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Vangelis - Nocturne - The Piano Album CD (album) cover




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3.24 | 20 ratings

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3 stars Vangelis, one of the pioneers of progressive electronic music, has been putting out albums for quite some time and has a large discography that focuses on varied types of electronic music. There is the straightforward electronic music, some avant garde experimental music, minimalistic, classically influenced, pop, and soundtracks. Among his discography, there is something for everyone.

'Nocturne' is an album released in early 2019 that focuses on the sound of the piano, however, it isn't exactly a solo piano album. The piano is the lead instrument, but it is supported by a lot of lush synthesizers that are also there for support and variety. This is a welcome addition to this album and helps with a fuller feel to the tracks supporting the piano throughout. The tracks are made up of a combination of new material (11 tracks) and new arrangements of past material (6 tracks). In these tracks, we get the first recordings on a studio album of Vangelis on a grand piano. The synths are tastefully done and not overly dramatic, but act as the support. There are also times when effects are used with the piano to create echo effects and changes in timbre.

'Nocturnal Promenade' was the first track released several weeks ago to help announce the new album. It is a nice opener and is a good example of what you will find on this albums. 'To the Unknown Man' is a re-arrangement of the track from the previous album 'Spiral'. This one is even more beautiful and if you are familiar with his past works, you should recognize it easily. 'Movement Nine' is another new arrangement of the track from the album 'Mythodia' and it features a center section where the electronics take over for a short time.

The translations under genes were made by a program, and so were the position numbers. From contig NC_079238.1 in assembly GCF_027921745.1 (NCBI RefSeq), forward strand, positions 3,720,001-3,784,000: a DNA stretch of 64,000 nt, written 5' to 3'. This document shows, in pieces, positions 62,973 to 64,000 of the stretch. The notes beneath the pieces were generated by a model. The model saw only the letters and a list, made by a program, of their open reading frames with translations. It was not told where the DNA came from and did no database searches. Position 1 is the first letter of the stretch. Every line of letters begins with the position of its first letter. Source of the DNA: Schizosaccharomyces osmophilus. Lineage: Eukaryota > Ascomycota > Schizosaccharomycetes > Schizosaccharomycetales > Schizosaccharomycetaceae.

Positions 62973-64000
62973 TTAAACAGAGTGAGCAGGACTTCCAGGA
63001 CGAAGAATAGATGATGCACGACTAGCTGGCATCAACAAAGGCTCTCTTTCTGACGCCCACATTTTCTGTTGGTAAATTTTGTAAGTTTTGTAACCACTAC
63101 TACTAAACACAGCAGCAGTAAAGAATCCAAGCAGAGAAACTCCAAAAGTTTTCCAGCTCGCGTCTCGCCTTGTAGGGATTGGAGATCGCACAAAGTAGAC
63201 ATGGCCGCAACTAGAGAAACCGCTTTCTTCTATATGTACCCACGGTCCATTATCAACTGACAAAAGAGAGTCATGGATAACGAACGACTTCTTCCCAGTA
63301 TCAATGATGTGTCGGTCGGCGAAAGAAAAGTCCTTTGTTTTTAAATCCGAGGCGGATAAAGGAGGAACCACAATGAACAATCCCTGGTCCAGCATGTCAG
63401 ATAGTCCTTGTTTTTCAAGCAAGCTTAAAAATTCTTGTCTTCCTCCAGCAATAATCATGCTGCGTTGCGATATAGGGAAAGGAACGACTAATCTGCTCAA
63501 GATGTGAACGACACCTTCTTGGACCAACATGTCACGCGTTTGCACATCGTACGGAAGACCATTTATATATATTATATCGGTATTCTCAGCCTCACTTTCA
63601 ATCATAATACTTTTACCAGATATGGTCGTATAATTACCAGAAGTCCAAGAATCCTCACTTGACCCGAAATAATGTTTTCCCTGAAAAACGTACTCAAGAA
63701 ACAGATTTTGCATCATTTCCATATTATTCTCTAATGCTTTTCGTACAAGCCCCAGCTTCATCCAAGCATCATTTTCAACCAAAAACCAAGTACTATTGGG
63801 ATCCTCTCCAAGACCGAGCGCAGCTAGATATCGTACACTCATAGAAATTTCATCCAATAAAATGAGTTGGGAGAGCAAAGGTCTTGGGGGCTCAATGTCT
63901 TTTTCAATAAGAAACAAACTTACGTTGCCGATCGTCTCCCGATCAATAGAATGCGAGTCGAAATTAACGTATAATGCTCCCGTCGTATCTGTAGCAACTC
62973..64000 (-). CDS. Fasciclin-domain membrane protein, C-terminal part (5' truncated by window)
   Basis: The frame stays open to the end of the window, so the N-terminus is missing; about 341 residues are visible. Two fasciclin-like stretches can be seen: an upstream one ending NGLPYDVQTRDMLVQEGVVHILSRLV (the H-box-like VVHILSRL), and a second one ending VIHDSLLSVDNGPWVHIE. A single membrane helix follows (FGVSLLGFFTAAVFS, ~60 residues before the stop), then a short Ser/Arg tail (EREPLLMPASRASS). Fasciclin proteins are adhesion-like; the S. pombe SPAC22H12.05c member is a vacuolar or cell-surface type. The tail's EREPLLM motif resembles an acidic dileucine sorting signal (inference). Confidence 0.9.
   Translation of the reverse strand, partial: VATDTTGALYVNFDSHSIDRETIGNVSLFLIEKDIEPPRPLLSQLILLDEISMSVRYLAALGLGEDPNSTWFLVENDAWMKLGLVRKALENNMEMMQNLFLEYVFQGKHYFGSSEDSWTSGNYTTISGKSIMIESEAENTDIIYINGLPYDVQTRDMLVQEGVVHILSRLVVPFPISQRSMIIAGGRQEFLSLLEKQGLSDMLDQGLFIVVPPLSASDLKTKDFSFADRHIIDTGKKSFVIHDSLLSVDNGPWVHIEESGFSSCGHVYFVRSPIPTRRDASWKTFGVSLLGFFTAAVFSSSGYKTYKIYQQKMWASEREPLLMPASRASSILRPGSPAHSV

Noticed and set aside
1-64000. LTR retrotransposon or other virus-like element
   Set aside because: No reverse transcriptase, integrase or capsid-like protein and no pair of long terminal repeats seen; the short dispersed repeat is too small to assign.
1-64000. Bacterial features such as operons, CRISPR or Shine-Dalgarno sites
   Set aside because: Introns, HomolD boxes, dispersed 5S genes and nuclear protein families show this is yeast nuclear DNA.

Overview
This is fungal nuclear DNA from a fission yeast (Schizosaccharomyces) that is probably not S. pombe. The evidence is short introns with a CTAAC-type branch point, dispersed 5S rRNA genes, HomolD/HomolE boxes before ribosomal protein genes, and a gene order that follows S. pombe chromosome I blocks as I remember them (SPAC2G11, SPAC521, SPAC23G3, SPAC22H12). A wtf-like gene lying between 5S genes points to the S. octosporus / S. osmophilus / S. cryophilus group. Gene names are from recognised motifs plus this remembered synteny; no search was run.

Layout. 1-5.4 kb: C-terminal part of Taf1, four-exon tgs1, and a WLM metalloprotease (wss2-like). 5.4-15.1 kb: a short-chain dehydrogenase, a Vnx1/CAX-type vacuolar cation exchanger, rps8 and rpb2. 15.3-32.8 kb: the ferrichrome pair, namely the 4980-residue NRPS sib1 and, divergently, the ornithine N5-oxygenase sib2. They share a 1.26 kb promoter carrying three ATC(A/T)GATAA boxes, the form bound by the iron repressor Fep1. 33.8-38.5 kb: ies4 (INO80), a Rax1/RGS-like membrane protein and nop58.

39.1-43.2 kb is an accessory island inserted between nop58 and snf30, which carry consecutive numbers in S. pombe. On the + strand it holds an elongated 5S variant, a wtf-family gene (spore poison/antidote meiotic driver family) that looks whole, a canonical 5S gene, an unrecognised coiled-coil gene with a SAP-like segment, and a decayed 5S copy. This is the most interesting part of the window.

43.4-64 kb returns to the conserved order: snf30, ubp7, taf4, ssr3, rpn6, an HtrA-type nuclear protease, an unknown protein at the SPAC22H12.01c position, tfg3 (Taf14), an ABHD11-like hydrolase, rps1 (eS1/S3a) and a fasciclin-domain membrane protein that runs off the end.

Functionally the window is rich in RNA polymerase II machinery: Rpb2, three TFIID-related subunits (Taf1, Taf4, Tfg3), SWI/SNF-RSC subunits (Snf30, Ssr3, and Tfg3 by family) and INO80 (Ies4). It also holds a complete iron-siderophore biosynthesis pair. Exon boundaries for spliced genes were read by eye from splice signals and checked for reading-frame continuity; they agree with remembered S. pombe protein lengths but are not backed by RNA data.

Three tracks original to this album follow. 'Moonlight Reflections' is a very pensive and lovely track, with very minimal support (if any) from electronics in the lower end and some harp effects at the end. 'Through the Night Mist' uses an echo and other effects to help sustain the piano melody and the effects are well used to help create an emotional and lovely piece. 'Early Years' uses more electronics on the melody this time and as it continues it turns into more of a symphonic affair, while the piano plays a supporting role this time and it sounds like one of his older compositions from around the 'Chariots of Fire' stage of his career.

Next is a new arrangement of 'Love Theme (from 'Blade Runner)', one of Vangelis' most popular themes. It is as lovely as you would expect, almost sounding hymn-like, as the piano takes back the lead. 'Sweet Nostalgia' is another original song. This one does seem to fall into the nostalgia trap (to match the title?) in that it seems to be a bit schmaltzy for my taste, but I expected a bit of that. After that, we get the only track on the album that is all electronically produced strings without any piano whatsoever in 'Intermezzo'. It acts simply as the type of track it is named to be, a track placed in the program to bridge the first and second parts of the album.